Loading

Book bans rev up suburban political activism

Book bans and the threat of censorship rev up political activism in the suburbs

By Odette Yousef

On a school night in late January, Stephana Ferrell, a 39-year-old mother of two elementary school children in Orange County, Fla., logged onto a virtual meeting with more than 200 other parents around the country who, like her, have been alarmed to see books pulled off the shelves of their children’s schools.

Ferrell, a family photographer who owns a business, began dipping her toes in local activism for the first time in early 2021 when she lobbied her school district to continue COVID-19 precautions as mask mandates were being lifted. But her involvement ramped up later in the year. That’s when she began organizing parents all around Florida to oppose calls to ban books that some conservatives have deemed too “divisive” or “pornographic” to be in schools and curricula.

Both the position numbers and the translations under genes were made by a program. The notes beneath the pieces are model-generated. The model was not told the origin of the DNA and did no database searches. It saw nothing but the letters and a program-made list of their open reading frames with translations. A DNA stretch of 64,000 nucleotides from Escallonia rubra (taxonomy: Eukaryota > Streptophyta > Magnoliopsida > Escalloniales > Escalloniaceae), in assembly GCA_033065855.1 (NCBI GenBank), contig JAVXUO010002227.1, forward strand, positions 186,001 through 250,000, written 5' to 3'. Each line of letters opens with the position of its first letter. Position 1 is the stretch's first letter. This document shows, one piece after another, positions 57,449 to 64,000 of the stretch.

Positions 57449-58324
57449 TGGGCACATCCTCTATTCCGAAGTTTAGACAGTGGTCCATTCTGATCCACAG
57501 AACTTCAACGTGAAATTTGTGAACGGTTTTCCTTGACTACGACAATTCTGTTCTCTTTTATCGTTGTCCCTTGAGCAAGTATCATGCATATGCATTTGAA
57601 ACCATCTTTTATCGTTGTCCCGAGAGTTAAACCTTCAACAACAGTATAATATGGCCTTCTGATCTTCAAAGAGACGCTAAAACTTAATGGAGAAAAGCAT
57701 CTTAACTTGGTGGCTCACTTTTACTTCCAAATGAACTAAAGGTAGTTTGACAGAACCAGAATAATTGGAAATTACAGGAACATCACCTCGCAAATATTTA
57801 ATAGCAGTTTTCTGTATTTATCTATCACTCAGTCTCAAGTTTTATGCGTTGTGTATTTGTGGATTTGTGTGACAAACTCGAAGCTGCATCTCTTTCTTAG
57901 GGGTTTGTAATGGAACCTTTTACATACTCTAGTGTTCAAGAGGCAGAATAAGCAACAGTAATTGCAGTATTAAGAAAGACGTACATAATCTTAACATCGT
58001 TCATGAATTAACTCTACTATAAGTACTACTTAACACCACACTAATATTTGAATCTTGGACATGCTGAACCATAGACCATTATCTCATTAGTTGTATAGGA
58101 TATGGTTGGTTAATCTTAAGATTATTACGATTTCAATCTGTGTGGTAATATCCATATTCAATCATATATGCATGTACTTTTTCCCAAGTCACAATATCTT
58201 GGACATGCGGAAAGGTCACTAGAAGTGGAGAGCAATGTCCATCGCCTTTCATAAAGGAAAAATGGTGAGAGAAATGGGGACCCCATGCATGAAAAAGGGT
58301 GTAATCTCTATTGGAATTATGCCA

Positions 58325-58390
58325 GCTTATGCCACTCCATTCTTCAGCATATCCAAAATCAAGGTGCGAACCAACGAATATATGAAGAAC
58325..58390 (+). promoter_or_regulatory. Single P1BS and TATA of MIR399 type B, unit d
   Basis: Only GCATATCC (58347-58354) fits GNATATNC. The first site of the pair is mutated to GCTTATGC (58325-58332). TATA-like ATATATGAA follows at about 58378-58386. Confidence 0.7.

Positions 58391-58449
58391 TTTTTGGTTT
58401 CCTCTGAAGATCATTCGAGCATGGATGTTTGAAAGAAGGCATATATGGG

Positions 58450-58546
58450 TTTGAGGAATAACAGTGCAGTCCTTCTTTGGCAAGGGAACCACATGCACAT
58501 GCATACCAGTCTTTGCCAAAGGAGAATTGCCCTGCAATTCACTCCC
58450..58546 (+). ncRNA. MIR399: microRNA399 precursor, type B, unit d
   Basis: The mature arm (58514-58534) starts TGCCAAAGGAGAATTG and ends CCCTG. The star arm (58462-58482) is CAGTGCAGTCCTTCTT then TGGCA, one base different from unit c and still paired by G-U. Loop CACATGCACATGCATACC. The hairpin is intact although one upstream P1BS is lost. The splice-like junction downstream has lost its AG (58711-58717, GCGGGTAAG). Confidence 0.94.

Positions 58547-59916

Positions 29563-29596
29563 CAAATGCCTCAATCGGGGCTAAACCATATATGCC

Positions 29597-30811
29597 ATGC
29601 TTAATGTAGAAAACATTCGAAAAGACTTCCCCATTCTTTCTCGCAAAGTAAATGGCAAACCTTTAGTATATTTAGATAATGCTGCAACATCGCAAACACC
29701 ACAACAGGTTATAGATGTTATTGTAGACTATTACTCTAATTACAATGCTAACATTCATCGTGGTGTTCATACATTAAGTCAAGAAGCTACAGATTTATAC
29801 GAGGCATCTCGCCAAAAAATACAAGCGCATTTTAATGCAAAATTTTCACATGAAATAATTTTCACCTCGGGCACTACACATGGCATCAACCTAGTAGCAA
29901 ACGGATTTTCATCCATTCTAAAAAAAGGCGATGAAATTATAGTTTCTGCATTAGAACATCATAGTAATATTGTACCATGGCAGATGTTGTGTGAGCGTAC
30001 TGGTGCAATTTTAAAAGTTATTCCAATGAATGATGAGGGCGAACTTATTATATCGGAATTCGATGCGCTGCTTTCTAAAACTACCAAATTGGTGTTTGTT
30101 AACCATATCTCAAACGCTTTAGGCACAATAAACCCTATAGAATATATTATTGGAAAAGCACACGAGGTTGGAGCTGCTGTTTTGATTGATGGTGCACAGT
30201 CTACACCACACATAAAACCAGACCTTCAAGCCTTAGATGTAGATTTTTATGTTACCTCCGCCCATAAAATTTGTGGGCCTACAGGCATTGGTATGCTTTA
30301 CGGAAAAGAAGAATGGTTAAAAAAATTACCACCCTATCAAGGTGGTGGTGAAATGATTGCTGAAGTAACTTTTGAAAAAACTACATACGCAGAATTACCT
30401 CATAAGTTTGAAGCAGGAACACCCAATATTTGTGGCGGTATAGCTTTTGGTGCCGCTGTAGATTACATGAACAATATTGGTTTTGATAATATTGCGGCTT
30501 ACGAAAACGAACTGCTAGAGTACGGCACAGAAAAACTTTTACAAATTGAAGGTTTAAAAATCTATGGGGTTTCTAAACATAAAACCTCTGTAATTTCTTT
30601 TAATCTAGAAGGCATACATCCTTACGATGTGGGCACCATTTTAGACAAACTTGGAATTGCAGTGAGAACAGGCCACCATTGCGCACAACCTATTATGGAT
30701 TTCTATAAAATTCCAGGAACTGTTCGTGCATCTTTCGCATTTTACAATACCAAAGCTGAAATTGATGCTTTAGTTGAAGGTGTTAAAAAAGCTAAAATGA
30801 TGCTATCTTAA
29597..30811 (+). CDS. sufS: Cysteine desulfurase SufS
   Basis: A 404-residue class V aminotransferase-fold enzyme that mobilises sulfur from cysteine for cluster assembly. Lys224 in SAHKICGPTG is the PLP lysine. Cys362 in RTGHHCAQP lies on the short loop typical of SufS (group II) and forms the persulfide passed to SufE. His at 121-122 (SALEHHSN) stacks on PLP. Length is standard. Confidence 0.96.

Ferrell hoped her experience organizing a campaign against book challenges might be instructive to others who similarly oppose what she views as a politically-driven campaign at children’s schools.

Lawn Boy is not on the shelf right now, and then All Boys Aren’t Blue says that it’s in stock and available,” Ferrell told the online participants. “We had a high school student go in there and try to ask for it and they said, ‘Sorry, that book’s not available right now for checkout.’ So that’s a shadow ban on All Boys Aren’t Blue.” Read the full story at NPR.

© Literary Affairs, 2005-2022. All Rights Reserved.